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The doses of chemotherapy drugs that doctors can give to treat acute myeloid leukemia (AML) are limited by the serious side effects they can cause. Even though higher doses of these drugs might kill more cancer cells, they can’t be given because they could severely damage the bone marrow, which is where new blood cells are formed. This could lead to life-threatening infections, bleeding, and other problems caused by low blood cell counts.
Doctors can sometimes use a stem cell transplant (SCT), also called a bone marrow transplant, to give higher doses of chemotherapy than could normally be given. (Sometimes radiation therapy is given as well.) After the treatment is finished, the patient gets an infusion of blood-forming stem cells to restore their bone marrow.
The blood-forming stem cells used for a transplant can come either from blood or from bone marrow. Sometimes stem cells from a baby’s umbilical cord blood are used.
Stem cell transplants differ based on whom the blood-forming stem cells come from.
This is the most common type of SCT used to treat AML. In an allogeneic SCT, the stem cells come from someone other than the patient – usually a donor whose tissue type (also known as the HLA type) closely matches the patient’s. Tissue type is based on certain substances on the surface of cells in the body. Differences in HLA types between the stem cell donor and recipient can cause the body's immune system to react against the cells. Therefore, the closer a tissue “match” is between the donor and the recipient, the better the chance the transplanted cells will “take” and begin making new blood cells.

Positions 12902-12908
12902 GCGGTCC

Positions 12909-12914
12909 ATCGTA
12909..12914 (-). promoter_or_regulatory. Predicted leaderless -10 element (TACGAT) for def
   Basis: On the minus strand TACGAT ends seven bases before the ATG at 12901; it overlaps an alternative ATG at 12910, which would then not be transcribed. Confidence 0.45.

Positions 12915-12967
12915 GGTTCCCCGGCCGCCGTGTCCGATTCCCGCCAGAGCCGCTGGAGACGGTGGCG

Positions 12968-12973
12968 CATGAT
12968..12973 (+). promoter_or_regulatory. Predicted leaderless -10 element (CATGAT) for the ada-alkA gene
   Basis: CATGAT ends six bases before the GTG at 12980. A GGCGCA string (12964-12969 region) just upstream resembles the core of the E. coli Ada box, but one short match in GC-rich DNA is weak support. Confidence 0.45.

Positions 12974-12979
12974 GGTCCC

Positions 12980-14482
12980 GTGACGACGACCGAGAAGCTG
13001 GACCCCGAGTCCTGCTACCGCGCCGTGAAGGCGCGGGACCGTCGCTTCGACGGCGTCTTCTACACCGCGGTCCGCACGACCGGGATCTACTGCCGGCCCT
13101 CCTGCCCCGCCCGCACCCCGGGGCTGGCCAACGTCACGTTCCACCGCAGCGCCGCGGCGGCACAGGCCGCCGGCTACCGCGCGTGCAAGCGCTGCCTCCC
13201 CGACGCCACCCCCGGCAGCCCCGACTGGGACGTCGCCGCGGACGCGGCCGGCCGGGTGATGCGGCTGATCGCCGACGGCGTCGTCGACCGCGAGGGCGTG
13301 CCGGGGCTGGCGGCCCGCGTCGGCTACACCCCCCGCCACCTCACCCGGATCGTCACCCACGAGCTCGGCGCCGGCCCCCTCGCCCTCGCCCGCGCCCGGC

The best donor is often a close relative, such as a brother or sister, if they are a good match. If no close relatives match, stem cells might be available from a matched unrelated donor (MUD), an unrelated volunteer whose tissue type matches that of the patient. But the use of stem cells from a MUD is linked to more complications. Sometimes umbilical cord stem cells are used. These stem cells come from blood drained from the umbilical cord and placenta after a baby is born and the umbilical cord is cut.
For most patients with AML, especially those at higher risk of having the leukemia return after treatment, using an allogeneic SCT is preferred over an autologous SCT (see below). Leukemia is a disease of the blood and bone marrow, so giving the patient their own cells back after treatment may mean giving them back some leukemia cells as well. Donor cells are also helpful because of the graft-versus-leukemia effect. When the donor immune cells are infused into the body, they may recognize any remaining leukemia cells as being foreign to them and attack them. This effect doesn’t happen with autologous stem cell transplants.
Allogeneic transplants can have serious risks and side effects, so patients typically need to be younger and relatively healthy to be good candidates. Another challenge is that it can sometimes be difficult to find a matched donor.
One of the most serious complications of allogeneic SCTs is known as graft-versus-host disease (GVHD). It happens when the patient’s immune system is taken over by that of the donor. When this happens, the donor immune system may see the patient’s own body tissues as foreign and attack them.